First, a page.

History of the Centre de Conservation pour Chimpanzés
Janis Carter founded the Chimpanzee Conservation Center (CCC) in 1997 with funding from the European Union in collaboration with activities occurring within the Haut Niger National Park.
During its establishment, the CCC was working to:
- Create a sanctuary at Somoria for the Bissikrima chimpanzee orphans (rescued by Veterinarians Without Borders), Conakry chimpanzee orphans rescued by Estelle Raballand as well as a few individual chimpanzee orphans
- Develop an education program for the villages of the Haut Niger National Park to raise awareness of the decline in chimpanzee populations.
- Conduct a national census of wild chimpanzees (completed by Rebecca Ham)
Janis Carter planned to release chimpanzees after 2-3 years of rehabilitation at Somoria.
Construction of the CCC began in 1997 which consisted of building Somoria shelters and the current enclosures for the ‘small’ and ‘big’ groups of chimpanzees. During the summer of 1997 Estelle Raballand transferred the Conakry chimpanzees in her care to Somoria (Robert, John, Orlando, Albert, Bobo, Lola, and Nano) and left Guinea for the United States.
At the beginning of 1999, financing from the European Union for the CCC ended. Janis turned the project to the Waters and Forests project (DNEF), which proved to be incapable for caring for the chimpanzees. The Minister of Agriculture (who governs DNEF) requested the assistance of Estelle Raballand who was in Cameroon working with Sheri Speede to create the Sanaga Chimpanzee Sanctuary. In May 1999, Estelle resumed project management for the CCC. By June 1999, Estelle sent Laurence Vidal (a volunteer veterinarian) to Sanaga to open a bank account, and bring money to the animal caretakers. Laurence remained in Guinea for one month. In September 1999 Estelle arrived in Guinea with Cedric Malebous, the first volunteer of the CCC. The early days of the CCC were quite challenging, however Estelle managed to secure $8,000 to run the CCC for several months.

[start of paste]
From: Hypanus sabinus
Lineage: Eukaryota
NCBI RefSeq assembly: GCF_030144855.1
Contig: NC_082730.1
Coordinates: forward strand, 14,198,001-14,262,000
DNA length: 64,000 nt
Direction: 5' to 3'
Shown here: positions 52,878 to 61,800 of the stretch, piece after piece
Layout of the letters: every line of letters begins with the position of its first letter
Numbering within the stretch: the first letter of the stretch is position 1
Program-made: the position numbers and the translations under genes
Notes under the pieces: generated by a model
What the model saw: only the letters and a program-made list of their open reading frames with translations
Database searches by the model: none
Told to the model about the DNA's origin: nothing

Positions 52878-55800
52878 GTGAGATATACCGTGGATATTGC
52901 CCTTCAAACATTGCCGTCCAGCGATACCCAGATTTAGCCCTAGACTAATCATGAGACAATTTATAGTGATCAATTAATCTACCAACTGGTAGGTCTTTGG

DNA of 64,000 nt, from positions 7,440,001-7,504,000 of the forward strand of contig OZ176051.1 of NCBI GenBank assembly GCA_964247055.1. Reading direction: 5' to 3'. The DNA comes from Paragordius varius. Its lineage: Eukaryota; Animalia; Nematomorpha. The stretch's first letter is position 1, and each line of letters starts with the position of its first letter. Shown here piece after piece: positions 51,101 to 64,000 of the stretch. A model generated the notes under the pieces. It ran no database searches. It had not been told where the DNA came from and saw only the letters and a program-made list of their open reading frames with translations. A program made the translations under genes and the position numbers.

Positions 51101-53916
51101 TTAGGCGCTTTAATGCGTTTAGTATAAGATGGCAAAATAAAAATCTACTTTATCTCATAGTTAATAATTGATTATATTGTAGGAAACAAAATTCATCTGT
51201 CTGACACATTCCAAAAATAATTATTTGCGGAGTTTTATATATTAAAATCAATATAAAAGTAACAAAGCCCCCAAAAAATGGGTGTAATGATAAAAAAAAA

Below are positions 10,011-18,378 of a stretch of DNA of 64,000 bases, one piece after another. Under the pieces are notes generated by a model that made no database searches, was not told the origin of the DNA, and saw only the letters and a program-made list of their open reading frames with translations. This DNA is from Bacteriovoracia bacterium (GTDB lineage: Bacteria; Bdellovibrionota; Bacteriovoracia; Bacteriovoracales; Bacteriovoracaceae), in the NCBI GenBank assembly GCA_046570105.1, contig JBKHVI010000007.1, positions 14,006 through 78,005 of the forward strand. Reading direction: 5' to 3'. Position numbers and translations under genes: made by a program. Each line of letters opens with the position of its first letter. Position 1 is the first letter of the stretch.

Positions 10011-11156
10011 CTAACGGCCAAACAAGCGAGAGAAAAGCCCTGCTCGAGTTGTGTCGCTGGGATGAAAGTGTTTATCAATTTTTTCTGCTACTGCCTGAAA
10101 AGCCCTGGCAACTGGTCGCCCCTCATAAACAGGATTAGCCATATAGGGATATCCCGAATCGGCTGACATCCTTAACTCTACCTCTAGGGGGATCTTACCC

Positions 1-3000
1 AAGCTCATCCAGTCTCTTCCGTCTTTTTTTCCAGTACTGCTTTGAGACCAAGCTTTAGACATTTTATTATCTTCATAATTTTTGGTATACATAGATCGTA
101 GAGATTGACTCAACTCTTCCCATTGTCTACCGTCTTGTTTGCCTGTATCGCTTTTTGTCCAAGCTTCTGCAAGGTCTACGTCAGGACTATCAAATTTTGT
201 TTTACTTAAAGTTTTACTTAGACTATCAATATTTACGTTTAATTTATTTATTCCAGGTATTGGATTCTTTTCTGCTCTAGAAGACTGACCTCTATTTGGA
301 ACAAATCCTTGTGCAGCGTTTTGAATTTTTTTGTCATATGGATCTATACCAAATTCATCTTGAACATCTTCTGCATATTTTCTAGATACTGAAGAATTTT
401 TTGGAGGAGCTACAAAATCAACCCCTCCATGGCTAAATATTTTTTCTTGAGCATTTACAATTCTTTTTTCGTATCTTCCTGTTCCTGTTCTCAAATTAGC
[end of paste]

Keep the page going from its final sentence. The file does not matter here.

CCC objectives during the early years were to:
- Improve the lives of chimpanzees by building enclosures
- Improve the infrastructure by constructing a food room, veterinary room, and a camp for volunteers
- Release the chimpanzees after several years of rehabilitation
- Bring in volunteers to help on site
By June 27, 2008, after many years of hard work, Estelle and her team release 12 chimpanzees in the Haut Niger National Park!
Since June 2015 there is a new director: Christelle Colin who was one of the first managers